Washington (CNN) -- President Barack Obama told an Israeli television network that he thinks there can be a Middle East peace agreement by the end of his current term, but "it's going to be wrenching."
In an interview conducted Wednesday with Channel 2 Israel that was made public Thursday, Obama said Israeli Prime Minister Benjamin Netanyahu might be "well positioned" to bring about a deal with the Palestinians because of his reputation as a conservative "hawk."
"The Israeli people are going to have to overcome legitimate skepticism and more than legitimate fears in order to get a change that I think will secure Israel for another 60 years," Obama said of a peace agreement. He also said of a deal: "It will be wrenching."
Asked about concerns in Israel that Obama may lack the same commitment to the Jewish state as previous U.S. leaders, the president noted that all his speeches and actions since taking office demonstrate full support for a strategic ally and recognition of the special relationship between the nations.
His chief of staff is named Rahm Israel Emanuel, Obama said, and his top political adviser "is someone who is a descendant of Holocaust survivors."
He said some of the concern might be because his middle name is Hussein, or because of his well-publicized outreach to the world's Muslim community.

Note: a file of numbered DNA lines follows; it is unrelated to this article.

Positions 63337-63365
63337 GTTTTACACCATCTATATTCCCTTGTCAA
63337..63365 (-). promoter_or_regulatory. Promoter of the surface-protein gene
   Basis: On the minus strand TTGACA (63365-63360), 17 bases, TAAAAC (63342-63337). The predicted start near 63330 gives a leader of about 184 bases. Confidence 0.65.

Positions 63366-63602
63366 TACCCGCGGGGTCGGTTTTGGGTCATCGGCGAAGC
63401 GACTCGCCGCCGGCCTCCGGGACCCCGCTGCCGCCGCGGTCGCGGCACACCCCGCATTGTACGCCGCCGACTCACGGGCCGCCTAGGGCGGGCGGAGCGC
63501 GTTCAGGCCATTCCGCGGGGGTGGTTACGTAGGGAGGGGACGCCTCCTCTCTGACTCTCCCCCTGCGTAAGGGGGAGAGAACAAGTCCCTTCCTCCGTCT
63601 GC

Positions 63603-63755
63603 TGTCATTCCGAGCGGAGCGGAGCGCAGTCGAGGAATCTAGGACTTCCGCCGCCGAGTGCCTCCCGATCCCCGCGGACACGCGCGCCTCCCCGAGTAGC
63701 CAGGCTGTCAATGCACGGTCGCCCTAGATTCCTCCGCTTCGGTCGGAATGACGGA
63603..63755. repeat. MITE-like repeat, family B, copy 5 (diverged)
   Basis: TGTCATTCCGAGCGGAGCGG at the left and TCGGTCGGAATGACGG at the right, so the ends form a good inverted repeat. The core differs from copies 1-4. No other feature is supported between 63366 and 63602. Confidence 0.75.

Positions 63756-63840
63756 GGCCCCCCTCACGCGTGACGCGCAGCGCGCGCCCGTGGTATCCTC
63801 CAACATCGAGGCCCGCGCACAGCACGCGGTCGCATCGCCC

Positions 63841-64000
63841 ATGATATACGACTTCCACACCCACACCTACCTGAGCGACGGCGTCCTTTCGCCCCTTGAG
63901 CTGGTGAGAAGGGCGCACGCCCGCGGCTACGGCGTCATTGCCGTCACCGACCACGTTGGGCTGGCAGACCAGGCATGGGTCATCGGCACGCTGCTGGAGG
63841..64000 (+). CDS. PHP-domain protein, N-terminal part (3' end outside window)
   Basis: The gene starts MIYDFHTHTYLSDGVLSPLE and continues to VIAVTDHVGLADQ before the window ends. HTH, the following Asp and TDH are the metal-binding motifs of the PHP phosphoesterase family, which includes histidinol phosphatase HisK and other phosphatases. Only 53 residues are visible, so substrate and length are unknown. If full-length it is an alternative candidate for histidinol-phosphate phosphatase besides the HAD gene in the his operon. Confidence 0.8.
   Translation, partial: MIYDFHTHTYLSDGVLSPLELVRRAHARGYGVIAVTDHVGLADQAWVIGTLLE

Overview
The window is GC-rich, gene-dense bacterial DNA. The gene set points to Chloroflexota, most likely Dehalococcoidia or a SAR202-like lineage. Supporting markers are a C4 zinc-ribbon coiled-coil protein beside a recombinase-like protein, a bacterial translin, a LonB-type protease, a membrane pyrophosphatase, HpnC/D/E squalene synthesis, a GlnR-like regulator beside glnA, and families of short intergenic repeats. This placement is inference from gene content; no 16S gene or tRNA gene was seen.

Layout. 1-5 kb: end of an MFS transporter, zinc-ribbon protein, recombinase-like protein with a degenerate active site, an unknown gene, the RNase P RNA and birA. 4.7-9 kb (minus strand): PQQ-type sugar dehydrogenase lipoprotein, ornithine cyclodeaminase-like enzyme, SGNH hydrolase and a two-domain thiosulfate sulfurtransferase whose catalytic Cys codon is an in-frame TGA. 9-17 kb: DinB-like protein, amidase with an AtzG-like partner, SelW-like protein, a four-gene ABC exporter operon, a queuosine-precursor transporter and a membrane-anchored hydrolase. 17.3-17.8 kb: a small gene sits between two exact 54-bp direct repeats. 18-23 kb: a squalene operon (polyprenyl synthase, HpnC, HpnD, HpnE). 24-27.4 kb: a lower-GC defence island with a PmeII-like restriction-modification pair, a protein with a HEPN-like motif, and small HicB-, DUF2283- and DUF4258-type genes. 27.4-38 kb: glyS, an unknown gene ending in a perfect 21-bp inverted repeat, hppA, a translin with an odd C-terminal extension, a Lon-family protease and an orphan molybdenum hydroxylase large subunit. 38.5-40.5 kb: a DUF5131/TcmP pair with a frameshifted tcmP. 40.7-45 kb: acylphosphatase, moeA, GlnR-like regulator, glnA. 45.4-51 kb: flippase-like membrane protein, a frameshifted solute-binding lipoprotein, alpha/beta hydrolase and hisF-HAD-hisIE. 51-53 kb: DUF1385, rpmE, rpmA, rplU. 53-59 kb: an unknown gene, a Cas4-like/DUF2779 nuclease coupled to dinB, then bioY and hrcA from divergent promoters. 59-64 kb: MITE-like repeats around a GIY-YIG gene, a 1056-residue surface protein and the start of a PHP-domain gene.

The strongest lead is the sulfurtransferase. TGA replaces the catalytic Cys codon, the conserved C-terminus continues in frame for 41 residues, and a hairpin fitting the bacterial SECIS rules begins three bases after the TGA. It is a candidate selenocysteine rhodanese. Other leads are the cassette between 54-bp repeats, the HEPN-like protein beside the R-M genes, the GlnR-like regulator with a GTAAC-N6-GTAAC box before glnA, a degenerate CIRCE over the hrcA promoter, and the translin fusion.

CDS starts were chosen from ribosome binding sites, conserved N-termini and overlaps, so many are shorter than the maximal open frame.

"I think that sometimes, particularly in the Middle East, there's the feeling of, 'The friend of my enemy must be my enemy,' and the truth of the matter is that my outreach to the Muslim community is designed precisely to reduce the antagonism and the dangers posed by a hostile Muslim world to Israel and to the West," Obama said.
On Tuesday, Obama and Netanyahu met at the White House and later stressed the unbreakable ties between their nations to reporters. The two leaders made a point of shaking hands twice for the cameras as part of an effort to dispel the notion of frayed relations in recent months.
Asked about any problems, Netanyahu chose to paraphrase American humorist Mark Twain by noting that reports of the demise of the special U.S.-Israeli relationship "aren't just premature, they're just flat wrong."
The meeting, their fifth since Netanyahu took office last spring, focused on revitalizing the Middle East peace process as well as discussing other issues, including efforts to prevent Iran from developing a nuclear arsenal.
"The president and I discussed concrete steps that could be done now -- in the coming days, in the coming weeks -- to move the peace process further along in a very robust way," Netanyahu said.